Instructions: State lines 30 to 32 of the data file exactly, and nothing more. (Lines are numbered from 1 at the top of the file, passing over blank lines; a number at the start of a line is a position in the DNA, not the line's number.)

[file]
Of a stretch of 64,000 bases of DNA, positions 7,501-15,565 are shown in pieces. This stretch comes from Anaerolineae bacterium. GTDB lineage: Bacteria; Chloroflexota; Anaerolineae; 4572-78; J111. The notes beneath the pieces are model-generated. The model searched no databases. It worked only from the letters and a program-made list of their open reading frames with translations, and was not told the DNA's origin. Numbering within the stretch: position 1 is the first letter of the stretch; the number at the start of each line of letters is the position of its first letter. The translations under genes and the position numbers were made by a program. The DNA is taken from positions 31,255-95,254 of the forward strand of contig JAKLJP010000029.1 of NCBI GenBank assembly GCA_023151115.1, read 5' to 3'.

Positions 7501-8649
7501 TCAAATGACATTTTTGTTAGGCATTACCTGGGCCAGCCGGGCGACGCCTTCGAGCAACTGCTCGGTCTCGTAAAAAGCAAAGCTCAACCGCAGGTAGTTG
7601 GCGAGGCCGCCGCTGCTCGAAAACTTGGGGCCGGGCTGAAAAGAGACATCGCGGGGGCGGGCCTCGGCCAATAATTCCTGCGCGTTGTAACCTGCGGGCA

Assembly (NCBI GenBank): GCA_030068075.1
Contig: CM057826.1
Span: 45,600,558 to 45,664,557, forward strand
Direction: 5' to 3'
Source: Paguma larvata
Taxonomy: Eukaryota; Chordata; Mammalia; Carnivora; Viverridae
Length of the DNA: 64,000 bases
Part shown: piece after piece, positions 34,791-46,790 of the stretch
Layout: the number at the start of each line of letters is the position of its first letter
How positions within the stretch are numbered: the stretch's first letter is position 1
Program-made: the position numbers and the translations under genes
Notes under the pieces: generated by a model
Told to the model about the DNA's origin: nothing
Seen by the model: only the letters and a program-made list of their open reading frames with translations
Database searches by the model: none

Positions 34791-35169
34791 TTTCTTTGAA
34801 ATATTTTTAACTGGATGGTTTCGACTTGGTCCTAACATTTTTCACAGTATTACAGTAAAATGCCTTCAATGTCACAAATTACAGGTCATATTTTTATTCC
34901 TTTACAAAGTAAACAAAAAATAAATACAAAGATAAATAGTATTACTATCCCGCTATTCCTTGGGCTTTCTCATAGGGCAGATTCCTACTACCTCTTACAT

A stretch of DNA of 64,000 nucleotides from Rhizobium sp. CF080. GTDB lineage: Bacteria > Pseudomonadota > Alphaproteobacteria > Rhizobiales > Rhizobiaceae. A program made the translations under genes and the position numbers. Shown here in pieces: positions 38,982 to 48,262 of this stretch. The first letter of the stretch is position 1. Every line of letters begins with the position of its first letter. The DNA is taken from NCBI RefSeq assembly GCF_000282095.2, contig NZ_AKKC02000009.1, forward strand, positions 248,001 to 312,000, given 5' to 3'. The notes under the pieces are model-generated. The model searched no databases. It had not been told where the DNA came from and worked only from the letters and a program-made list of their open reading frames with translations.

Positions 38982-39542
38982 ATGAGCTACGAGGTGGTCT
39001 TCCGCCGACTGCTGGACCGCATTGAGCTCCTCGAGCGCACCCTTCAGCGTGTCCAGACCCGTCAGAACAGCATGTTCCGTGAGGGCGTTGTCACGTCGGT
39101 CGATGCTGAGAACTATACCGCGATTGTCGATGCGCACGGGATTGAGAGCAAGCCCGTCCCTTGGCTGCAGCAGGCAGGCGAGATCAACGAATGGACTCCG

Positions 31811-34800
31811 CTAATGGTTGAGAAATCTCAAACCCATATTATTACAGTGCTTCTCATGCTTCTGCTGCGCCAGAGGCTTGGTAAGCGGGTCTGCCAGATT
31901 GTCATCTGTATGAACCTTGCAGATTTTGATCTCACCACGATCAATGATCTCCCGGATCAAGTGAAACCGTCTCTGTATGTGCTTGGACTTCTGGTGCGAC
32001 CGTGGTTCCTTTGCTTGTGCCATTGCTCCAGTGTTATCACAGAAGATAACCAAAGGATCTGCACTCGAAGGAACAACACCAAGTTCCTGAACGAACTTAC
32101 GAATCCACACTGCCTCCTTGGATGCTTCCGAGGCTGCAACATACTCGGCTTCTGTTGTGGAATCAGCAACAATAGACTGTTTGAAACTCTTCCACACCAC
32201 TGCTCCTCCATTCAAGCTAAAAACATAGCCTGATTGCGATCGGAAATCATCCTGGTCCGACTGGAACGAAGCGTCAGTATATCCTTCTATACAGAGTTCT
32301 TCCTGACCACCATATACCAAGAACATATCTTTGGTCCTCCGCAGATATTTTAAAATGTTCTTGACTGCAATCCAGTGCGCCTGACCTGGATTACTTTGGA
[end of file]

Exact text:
31811 CTAATGGTTGAGAAATCTCAAACCCATATTATTACAGTGCTTCTCATGCTTCTGCTGCGCCAGAGGCTTGGTAAGCGGGTCTGCCAGATT
31901 GTCATCTGTATGAACCTTGCAGATTTTGATCTCACCACGATCAATGATCTCCCGGATCAAGTGAAACCGTCTCTGTATGTGCTTGGACTTCTGGTGCGAC
32001 CGTGGTTCCTTTGCTTGTGCCATTGCTCCAGTGTTATCACAGAAGATAACCAAAGGATCTGCACTCGAAGGAACAACACCAAGTTCCTGAACGAACTTAC